Shujaa Stories: Read about Kenya's legends here

From left artistes Masidza Galavu with Jeff Muchina at the digital art exhibition on November 21, 2018 at the National Museum of Kenya, Nairobi. November 22, 2018. PHOTO| KANYIRI WAHITO

What you need to know:

  • The idea to do the Shujaa Stories was born from a previous internal project we were doing on prehistoric sites.
  • While on the travels for this project, we got curious about the stories that we heard about the people that lived in different historical sites.

If you walk into the Creativity Gallery at the Nairobi National Museum on any day between now and the end of January 2019, you will get a chance to journey through precolonial Kenya.

Here, you will meet numerous historical figures from seven regions in the country: Central, Western, North Eastern, Coast, Eastern, Rift Valley and Nyanza.

Shujaa Stories, an illustrated exhibition of Kenyan Legends, is the work of two 25 year olds: Masidza Galavu and Jeff Muchina. The work is a project of their company, Tatu Creatives, “a creative company that provides innovative digital experiences across various industries.”

“The idea to do the Shujaa Stories was born from a previous internal project we were doing on prehistoric sites. While on the travels for this project, we got curious about the stories that we heard about the people that lived in different historical sites. Jeff and I started to conceptualise a creative exhibition on the legends that have existed, but who our history education teaches little about,” explains Masidza.

Tatu Creatives was officially registered in 2013.


This is how the company came about: “While doing my CPA at Strathmore University in 2012, I was fascinated by the idea of a Google club, (a club that promotes the use of Google softwares, and which is present in most universities in Kenya.) so I joined, eventually becoming its club manager,” explains Masidza, adding,

“We had a media week at the school, usually held in September, and I decided to design a logo for the Google Day, which was part of the Media Week.

Jeff saw the logo and was captivated. He said we could grow something out of my design skills, that was how the idea of Tatu Creatives was born,” explains Masidza. Inspired by what he had seen his friend do, Jeff registered for graphic design classes at the Academy of Graphic Technologies, Nairobi, located along Mombasa Road, and they both tapped into their creative reserves to build their start-up.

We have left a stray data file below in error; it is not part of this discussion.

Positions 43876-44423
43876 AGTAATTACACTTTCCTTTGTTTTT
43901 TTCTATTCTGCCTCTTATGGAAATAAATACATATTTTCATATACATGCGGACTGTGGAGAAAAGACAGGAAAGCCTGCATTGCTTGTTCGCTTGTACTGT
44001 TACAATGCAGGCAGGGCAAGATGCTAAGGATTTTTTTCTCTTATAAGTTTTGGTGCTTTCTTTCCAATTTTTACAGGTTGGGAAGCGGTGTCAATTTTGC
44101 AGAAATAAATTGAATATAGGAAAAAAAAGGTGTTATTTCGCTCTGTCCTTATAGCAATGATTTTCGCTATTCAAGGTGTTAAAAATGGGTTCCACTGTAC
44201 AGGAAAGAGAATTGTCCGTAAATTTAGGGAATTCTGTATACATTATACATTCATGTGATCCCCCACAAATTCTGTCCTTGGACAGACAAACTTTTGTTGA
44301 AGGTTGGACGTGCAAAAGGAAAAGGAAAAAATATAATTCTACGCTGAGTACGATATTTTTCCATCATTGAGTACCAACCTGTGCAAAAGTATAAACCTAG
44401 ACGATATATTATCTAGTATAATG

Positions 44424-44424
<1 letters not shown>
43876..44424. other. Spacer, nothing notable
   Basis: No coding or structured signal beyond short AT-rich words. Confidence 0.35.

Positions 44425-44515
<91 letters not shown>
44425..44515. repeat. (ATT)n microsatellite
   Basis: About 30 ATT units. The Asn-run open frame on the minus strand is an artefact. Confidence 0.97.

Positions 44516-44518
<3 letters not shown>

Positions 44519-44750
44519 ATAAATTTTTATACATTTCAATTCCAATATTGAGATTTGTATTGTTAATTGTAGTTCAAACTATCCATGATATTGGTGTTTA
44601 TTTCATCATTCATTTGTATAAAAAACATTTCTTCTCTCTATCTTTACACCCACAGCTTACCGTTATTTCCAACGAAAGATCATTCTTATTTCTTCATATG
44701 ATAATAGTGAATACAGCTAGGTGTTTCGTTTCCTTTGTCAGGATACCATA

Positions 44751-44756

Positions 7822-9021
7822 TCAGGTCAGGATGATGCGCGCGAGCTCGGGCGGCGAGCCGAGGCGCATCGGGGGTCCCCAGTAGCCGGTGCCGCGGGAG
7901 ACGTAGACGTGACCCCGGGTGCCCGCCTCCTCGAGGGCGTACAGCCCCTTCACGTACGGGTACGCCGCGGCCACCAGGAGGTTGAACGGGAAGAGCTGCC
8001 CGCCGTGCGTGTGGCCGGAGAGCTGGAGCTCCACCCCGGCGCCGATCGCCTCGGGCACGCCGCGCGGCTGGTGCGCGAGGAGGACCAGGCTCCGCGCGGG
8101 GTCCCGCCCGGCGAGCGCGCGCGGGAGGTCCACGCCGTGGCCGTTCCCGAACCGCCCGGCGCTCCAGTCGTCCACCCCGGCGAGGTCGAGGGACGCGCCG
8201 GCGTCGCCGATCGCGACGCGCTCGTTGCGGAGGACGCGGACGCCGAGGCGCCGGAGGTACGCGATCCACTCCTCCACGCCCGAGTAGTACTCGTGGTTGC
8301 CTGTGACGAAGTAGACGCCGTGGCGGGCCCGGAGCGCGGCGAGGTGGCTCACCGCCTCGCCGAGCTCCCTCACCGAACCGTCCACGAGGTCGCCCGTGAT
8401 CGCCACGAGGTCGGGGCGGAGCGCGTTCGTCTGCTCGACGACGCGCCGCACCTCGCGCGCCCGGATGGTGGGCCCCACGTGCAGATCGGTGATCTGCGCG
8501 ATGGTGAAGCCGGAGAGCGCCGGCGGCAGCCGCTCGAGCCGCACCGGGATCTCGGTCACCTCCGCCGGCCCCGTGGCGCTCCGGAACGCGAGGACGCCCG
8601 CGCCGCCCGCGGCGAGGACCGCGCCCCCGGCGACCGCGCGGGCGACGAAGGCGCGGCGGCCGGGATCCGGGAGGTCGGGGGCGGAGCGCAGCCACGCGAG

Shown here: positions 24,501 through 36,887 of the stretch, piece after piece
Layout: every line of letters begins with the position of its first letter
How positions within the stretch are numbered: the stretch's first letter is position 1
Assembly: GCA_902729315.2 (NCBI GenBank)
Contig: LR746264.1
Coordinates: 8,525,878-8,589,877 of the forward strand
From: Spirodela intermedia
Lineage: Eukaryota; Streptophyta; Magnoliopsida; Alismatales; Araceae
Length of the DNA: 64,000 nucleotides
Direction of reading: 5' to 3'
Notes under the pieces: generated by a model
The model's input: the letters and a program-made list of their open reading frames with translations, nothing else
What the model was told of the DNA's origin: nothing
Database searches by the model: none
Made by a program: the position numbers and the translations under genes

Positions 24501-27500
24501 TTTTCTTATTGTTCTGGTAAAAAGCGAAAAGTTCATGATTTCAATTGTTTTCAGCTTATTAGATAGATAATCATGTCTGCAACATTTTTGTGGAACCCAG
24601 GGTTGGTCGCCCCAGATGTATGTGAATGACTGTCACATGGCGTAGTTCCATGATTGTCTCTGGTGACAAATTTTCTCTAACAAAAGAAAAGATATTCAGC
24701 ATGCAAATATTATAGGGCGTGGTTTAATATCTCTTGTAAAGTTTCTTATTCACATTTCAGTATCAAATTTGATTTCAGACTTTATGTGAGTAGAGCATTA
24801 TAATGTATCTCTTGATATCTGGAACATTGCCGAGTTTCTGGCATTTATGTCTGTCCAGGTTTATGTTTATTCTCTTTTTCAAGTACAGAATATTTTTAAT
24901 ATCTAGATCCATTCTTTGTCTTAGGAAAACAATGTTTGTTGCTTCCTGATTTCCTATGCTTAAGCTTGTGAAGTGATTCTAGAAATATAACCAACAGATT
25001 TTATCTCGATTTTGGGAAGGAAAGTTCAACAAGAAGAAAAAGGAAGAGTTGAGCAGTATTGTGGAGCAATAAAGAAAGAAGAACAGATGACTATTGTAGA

“It is important to begin something while still in school because this gives you direction and a practical place to apply your book skills and pursue what is in line with what you really want to do with your skills and education,” Jeff says.

“All our projects have so far come to us through referrals. What happens is that we identify a target company, but before pitching, we research about not just the company, but also about the industry within which the company operates.”

They do this to identify areas where they can prefer solutions, broad solutions using their core services of brand development, website development, creative design and animation.


So far, Tatu Creatives has worked with a host of clients, including Strathmore University, Lupus Foundation of Kenya, Alkira, ICPAK, Mdundo, Parklands Sports Club and Machawood. The services they provide range from web design, branding, animation, creating logs and illustration.

Some of their projects are long-term while others are short-term depending on the amount of work required.

Some short-term projects may take just a day, while long-term ones, such as one they are currently working on, Rugano, a book in which they describe meeting the first shujaa, Muriu, as they debated on how to creatively present the book, has been running since 2016.

“The duration of a project depends on the kind of job it is, its scope, the clients, even payment,” says Masidza. Their office is at The Kobo Trust, on Riara Road.

The duo work for their company full time, and though they are yet to employ permanent staff, they often have several people on contract, besides those they hire to look into various aspects of their business such as accounting. Some of the challenges they face, like most startups, is financing.

“Shujaa Stories, (currently on exhibition at the Nairobi National Museum) took us a year to put together. We researched a lot to gather the information that we needed through methods such as word of mouth from the elders of the various communities we featured.

After that we approached the Nairobi National Museum to help us countercheck the facts. We also worked with Nature Kenya, who, thankfully, helped finance the exhibition. We came in as subcontractors to do illustrations for the exhibitions,” explains Jeff.

“Shujaa Stories is independent of Tatu Creatives, an entity on its own. We plan to grow it, bring more people on board and research and add more legends to the ones that we currently have.

I am sure that what we have on exhibition currently is not the exhaustive list of all legends that have existed in the country.

Eventually, we intend to open it up to the public as an educational project. And we wouldn’t mind sharing the space with other creatives.”